Scope and Content of Collection
Title: David Antin papers
Date (inclusive): 1954-2006
44 Linear Feet
The Getty Research Institute
1200 Getty Center Drive, Suite 1100
Los Angeles 90049-1688
The papers of performance artist,
experimental poet, curator, and critic David Antin include extensive correspondence, forty
years of diaries, published and unpublished manuscripts, working notes, teaching files, and
over 300 audiotapes and videos of lectures and performances. In particular, the archive
documents Antin's "talk pieces" which were his unique means of fusing spoken poetry with
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Language: Collection material is in English
Equal parts poet, critic, philosopher, and performance artist, David Antin (b. 1932) does
not fit easily within any standard category of artistic or academic production. Originally
trained in languages, mathematics, and science, the first ten years of Antin's career
(1955-1964) were spent as a translator of both scientific texts and fiction. By the late
1950s, Antin had begun to experiment with writing fiction and poetry, with his first
published work appearing in
Kenyon Review in 1959. By the early 1960s, Antin
had developed significantly both as a poet and as an art critic, and his 1965 articles about
Andy Warhol and Robert Morris could be said to be among the first truly analytical writings
about either artist.
By the later 1960s, Antin was becoming a key figure in New York art and literary circles.
His dynamic and charismatic speaking style became a basis for spoken-word performances that
fused elements of Fluxus and Cagean aesthetics with vanguard trends in fiction and poetry -
a practice that shared many sympathies with artists such as Jackson Mac Low and the earliest
works of Vito Acconci. Following a brief period as curator at the Institute of Contemporary
Art in Boston, Antin took a teaching position at the University of California, San Diego in
1968, where he continued teaching for the rest of his career. Early on in San Diego, Antin
was curator, and then director, of UCSD's Mandeville Art Gallery, where he organized
exhibitions by Joan Jonas, Richard Serra, Nancy Spero, Keith Sonnier, and a large group show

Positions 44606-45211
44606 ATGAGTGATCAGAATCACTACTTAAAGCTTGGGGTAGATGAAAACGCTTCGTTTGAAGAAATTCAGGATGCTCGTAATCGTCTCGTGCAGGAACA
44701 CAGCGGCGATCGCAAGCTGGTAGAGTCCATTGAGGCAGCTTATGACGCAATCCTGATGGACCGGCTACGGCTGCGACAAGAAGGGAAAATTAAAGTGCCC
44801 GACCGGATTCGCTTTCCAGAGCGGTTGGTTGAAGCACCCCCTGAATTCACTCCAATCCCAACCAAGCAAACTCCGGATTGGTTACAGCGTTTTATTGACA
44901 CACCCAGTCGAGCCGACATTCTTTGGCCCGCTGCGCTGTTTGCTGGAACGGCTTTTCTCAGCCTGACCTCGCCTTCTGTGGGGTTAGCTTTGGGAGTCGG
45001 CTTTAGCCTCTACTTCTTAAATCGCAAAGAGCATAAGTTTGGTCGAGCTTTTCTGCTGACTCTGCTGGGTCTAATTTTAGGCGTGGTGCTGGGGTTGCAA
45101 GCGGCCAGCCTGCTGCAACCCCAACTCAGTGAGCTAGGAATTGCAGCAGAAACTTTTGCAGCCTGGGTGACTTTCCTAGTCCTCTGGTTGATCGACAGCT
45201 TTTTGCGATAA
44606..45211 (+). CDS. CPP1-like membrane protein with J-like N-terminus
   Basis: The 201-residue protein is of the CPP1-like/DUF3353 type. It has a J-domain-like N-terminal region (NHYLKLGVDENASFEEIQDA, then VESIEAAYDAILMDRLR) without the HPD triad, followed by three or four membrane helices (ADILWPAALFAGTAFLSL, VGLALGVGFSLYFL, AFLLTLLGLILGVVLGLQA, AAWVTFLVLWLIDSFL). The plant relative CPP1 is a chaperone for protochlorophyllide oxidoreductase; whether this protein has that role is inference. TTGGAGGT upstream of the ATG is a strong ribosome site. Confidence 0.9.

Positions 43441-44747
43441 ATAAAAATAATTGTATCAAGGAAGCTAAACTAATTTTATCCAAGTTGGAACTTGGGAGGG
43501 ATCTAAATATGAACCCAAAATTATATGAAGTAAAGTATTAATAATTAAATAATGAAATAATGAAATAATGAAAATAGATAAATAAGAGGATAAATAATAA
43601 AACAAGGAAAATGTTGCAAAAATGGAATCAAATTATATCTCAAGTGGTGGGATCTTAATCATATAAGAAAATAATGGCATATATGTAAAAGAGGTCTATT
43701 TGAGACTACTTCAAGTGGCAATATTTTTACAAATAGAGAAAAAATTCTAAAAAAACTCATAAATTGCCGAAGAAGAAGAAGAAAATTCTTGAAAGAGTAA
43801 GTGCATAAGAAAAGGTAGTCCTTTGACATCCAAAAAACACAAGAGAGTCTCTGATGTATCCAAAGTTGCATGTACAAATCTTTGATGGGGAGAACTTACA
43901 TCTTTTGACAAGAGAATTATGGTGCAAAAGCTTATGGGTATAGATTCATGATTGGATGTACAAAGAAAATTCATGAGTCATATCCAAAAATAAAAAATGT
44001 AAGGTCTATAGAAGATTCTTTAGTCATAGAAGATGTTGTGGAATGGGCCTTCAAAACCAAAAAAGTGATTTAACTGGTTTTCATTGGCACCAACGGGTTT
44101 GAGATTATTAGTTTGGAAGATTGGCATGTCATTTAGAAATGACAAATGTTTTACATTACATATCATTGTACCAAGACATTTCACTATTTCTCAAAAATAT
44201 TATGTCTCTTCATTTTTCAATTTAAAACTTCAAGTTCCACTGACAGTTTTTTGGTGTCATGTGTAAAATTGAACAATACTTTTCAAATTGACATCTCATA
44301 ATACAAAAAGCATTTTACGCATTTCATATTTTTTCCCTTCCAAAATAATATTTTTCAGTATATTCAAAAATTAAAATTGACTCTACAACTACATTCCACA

of Fluxus artists. Antin also helped to inaugurate the UCSD library's Special Collections
Poetry Archive, which today has grown to be one of the most significant such collections in
the country. Antin eventually became chairman of UCSD's Department of Visual Studies. Among
the many innovations of this department, and primarily at Antin's urging, UCSD's was the
first art department in the country to begin a program in video art (1971), and the first to
begin a program in computer and new media art (1974).
As an art historian, critic, and theorist, Antin's contributions have been significant, but
by no means systematic. Just as likely to write about Alex Katz as about new directions in
computer art, Antin covers an extremely broad area in his writings, including pieces about
Marcel Duchamp, John Cage, Martha Graham, Piet Mondrian, Robert Morris, Yvonne Rainer, Mark
Rothko, and Andy Warhol, as well as important pieces about video art, performance,
technology, and general notions of the avant-garde and post-modernism. Antin has written
presciently about the art market throughout his career, and his writings contain one of the
most sustained arguments for the role of narrative in the visual arts. Antin has also
continued to be an extremely prolific and esteemed writer of fiction and poetry up to the
Antin's unique contribution to all of his fields of interest has been the development of
the "talk piece," a sort of spoken-word academia that fuses poetry, performance art, and
criticism into a single, persuasive form of discourse. When listened to, the talk piece
would seem to be performance art; transcribed in Antin's unique grammatical style, it reads
as poetry; and when analyzed for its intellectual content, the talk piece exists solidly as
art or literary criticism. Since developing the talk piece in 1970, Antin has continued
using it as his primary means of public discourse, both as live performance and as written
(transcribed) material. Looking at Antin's career as a whole, it is certainly this form of
discourse that ties his practice together, and which reveals the main focus of his life's
project to be an extended interrogation of how and why we make meaning in any form, visual,
verbal, or otherwise.
Open for use by qualified researchers, with the exception of unreformatted audio tapes,
video tapes and computer files.
David Antin Papers, 1954-2006, The Getty Research Institute, Los Angeles, Accession no.
Acquired from David Antin in 2008.
The David Antin papers were initially processed by Emmabeth Nanol in 2008. In 2009 with
grant funding from the Council on Library and Information Resources (CLIR), Clare Denk